Matt Yglesias at Vox.com continues his cheerleading for the so called Obama recovery. Vox, a supposedly explanatory site only gave it’s readers half the story when it published this piece. Yglesias begins his May 29th post by claiming that detractors of the economy have had to replace their “high unemployment” talking points with “no wage growth.” By this he means Republicans used to attack the President on the economy when the unemployment rate was high but now that it is 5.4% they have to concentrate on sluggish wage growth. Now the BLS is reporting that wage growth has gone up since last year. However I believe the “talking point” regarding the employment picture is still a good one because it isn’t as strong as Yglesias and others would have us believe.
According to the BLS the labor participation rate was 62.8%, the lowest rate since 1978. If the job market was strong it would cause more people to look for work and the rate would go up, consequently pushing the unemployment rate up because the economy is creating jobs barely above population growth. Furthermore, if the labor market was so strong we wouldn’t have record numbers of food stamp recipients. Republicans should still be hitting the President on the jobs front because it is by no means strong.
Let us now take a look at Yglesias pointing to a BLS chart showing income growth from 2013 to 2014. This is definitely good news, but not something to crow about as he does. It might have grown modestly in the past year but it still hasn’t recovered from the Great Recession. In fact as has been reported at 538.com, the Census Bureau says current median household income is still 8.34% lower than its peak in 2007. Also, as even Yglesias admits, this chart doesn’t tell the whole story. He says “some of the increase is coming on the cost of living side (cheaper gasoline) rather than bosses giving out normal raises.” Since this President has said ’we cant drill ourselves’ to lower gas prices and under this President oil production increased only on private lands, production on Federal lands he controls has fallen by 6%, how can he take any credit for this outcome?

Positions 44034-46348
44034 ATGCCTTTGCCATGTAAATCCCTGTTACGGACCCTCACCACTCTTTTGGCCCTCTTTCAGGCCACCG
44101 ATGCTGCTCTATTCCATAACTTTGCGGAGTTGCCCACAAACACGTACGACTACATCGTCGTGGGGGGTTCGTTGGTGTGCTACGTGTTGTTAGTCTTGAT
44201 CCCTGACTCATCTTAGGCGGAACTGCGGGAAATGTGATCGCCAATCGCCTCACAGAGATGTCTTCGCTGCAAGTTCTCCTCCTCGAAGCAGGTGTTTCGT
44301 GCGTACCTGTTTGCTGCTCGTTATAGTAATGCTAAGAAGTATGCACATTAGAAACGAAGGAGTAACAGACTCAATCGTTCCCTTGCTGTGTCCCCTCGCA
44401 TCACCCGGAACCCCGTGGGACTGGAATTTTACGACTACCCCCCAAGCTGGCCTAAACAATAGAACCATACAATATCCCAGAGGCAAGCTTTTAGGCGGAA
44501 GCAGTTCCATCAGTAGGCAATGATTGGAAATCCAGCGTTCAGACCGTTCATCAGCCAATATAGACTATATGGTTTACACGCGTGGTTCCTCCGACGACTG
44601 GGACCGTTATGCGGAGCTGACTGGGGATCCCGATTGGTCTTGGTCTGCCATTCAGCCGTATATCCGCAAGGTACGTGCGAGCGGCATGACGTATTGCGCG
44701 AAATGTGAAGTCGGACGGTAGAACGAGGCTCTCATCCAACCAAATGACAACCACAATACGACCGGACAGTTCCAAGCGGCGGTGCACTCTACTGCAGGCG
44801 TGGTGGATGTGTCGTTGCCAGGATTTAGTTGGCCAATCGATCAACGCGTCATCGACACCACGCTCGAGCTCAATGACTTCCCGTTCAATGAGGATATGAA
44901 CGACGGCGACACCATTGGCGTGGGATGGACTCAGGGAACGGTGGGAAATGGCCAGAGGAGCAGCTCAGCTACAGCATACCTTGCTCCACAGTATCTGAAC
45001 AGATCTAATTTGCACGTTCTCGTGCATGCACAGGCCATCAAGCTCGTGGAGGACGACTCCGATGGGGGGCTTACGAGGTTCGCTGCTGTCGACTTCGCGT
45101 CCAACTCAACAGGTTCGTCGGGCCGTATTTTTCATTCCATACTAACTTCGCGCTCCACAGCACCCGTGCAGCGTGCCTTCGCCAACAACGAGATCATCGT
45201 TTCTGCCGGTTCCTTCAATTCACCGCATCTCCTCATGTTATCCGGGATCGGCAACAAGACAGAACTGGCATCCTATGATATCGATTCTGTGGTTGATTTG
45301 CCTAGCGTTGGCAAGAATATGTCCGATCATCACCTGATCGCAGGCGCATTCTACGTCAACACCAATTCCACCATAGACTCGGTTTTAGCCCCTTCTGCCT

Yglesias ends his post by saying the data also shows that most of the increases are going to non-supervisory workers, therefore it is a “rare example of a trend toward greater economic equality.” That is a bit of a reach for Yglesias since all other data shows that income inequality has gotten worse under President Obama. While it might sound good to say that inequality is going down, most people don’t care how well others are doing as long as they feel they are improving. Most Americans don’t feel that they are better off which befuddles people like Yglesias, leading to these stories that purport to show they are wrong. While it is cute to see pom pom waving, Vox doesn’t do its readers any good when it allows posts to proclaim good news because of one chart with no context to tell the whole story.